Appearances mount as his first-ever re-election bid nears
VIRGINIA, Minn. – DFL Gov. Mark Dayton pledged unshakable support for embattled iron miners at a rally Monday, the latest stop in an aggressive new travel schedule that marks a turning point in his quest for a second term.
In recent weeks, Dayton has broken ground on long-sought convention center expansions for Republican-leaning Rochester and St. Cloud. He stood on the shores of Fountain Lake in Albert Lea to tout $22 million in projects in that area, including millions for environmental improvements to the lake.
On Monday, Dayton stirred the crowd at a mining rally on the Iron Range, shoring up the labor wing of the party in an area that could be critical to a second Dayton term.
“The story of the Iron Range is one of standing strong against exploitation and oppression, and too often of a government that will not stand with them,” Dayton said to a cheering crowd of 2,000 iron miners. “But now we have the best workforce in the world. We have you.”
With every stop, Dayton is starting to sketch out the political narrative that will shape his campaign. He is talking more about his job-creation accomplishments, and about Republican resistance to many of those ideas.
His Republican rivals, despite having to wage their own primary fights, are already taking the fight to Dayton.
During the steel rally, a figure hovered at the back, holding a sign that said “Save Our Steel Jobs” — state Sen. Karin Housley, of St. Marys Point. Housley also is the running mate for GOP gubernatorial candidate Scott Honour.
“Scott Honour and I support the mining jobs in northern Minnesota,” Housley said. “We are all about mining jobs.”
After the rally, Housley toured the proposed copper-nickel mine in Hoyt Lakes, where PolyMet Corp. is seeking approval for a mine that could bring hundreds of jobs and millions in new investment. But the 20-year mine also could require environmental cleanup stretching out 500 years.
“There is room for common-sense growing jobs and protecting the environment,” Housley said.
GOP-endorsed gubernatorial candidate Jeff Johnson issued a statement saying that Dayton is not leading on job-creation issues.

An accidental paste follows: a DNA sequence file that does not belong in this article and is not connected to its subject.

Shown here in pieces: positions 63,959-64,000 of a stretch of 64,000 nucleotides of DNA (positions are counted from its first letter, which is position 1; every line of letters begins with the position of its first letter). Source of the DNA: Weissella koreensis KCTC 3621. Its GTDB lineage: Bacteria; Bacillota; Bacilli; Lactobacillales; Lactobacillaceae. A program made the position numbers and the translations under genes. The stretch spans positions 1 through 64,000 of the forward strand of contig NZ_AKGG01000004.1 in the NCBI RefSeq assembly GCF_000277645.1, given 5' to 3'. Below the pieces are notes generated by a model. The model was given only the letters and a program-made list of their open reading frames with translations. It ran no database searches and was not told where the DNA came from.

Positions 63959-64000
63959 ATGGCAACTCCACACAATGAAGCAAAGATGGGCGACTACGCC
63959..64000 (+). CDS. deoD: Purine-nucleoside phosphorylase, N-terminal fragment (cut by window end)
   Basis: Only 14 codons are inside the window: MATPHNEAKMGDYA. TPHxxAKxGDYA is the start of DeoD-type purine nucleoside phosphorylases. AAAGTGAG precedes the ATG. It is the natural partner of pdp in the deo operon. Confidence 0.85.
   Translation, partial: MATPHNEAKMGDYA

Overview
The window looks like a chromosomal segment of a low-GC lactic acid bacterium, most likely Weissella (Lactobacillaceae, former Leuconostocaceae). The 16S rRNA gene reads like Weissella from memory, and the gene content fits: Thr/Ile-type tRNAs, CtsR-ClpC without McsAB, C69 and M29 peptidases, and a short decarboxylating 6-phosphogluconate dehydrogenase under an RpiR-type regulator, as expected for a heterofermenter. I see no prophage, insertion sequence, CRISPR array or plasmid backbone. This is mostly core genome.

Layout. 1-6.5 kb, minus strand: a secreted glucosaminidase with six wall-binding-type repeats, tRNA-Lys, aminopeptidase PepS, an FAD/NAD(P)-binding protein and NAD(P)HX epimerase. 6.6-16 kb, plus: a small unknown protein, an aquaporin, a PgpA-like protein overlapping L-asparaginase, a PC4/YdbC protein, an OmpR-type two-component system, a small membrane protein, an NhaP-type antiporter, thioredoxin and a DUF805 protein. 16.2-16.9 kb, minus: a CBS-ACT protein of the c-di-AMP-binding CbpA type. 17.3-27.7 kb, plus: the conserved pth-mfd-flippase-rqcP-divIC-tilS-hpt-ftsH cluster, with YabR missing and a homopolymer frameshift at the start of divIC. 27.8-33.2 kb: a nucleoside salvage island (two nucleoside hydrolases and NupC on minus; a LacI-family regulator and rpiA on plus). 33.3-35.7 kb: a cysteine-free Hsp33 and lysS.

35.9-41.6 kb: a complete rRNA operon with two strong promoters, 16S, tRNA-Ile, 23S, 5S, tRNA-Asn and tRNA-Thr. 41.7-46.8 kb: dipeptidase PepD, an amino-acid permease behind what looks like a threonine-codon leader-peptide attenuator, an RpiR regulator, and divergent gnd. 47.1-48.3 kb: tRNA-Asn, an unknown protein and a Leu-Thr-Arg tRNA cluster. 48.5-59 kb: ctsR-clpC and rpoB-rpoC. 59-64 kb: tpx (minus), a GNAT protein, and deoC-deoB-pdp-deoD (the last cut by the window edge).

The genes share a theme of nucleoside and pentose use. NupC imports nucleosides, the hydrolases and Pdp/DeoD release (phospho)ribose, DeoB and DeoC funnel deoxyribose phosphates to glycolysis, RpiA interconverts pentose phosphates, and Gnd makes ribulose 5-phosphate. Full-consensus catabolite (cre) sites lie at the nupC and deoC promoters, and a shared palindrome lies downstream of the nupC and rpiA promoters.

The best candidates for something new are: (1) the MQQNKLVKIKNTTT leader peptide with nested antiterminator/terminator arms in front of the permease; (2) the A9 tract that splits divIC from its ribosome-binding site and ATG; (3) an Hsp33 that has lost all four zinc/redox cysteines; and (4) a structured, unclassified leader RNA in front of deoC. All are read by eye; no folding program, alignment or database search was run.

“Attending rallies is not leading, it is standing,” Johnson said. “When I am governor, I am not just going to stand with people who are losing their jobs, I am going to do everything I can to ensure that mining jobs aren’t just protected, they are expanded.”
A new role
As he hits the campaign trail, Dayton finds himself in an unusual position. Despite a long history in Minnesota politics, Dayton has never before run for re-election. He has served as auditor and U.S. senator, but only one term apiece. In each of those races he played the role of the scrappy insurgent, running well-financed but at times long-shot campaigns.
Now he is the well known incumbent running on his record, but without a catchy slogan like the populist “tax-the-rich” mantra that became a cornerstone of his first campaign.
Dayton’s recent travels are designed to highlight one of his bedrock beliefs — that government can be an effective and often essential tool in job creation. When he can, he highlights economic development projects and state investments passed over by previous Republican administrations.
“We want to showcase these projects, first of all where the locals have shown incredible perseverance, and where they can make a difference by revitalizing downtowns and creating jobs,” Dayton said.
Still recovering from hip surgery, Dayton plans to continue his robust official travel schedule before he tilts into full-on campaign mode.
Prince offered samples of a funky new solo album during an intimate late-night preview. He didn’t mention the album’s title or release date, but he did express frustration with the slow-grinding wheels of the record business.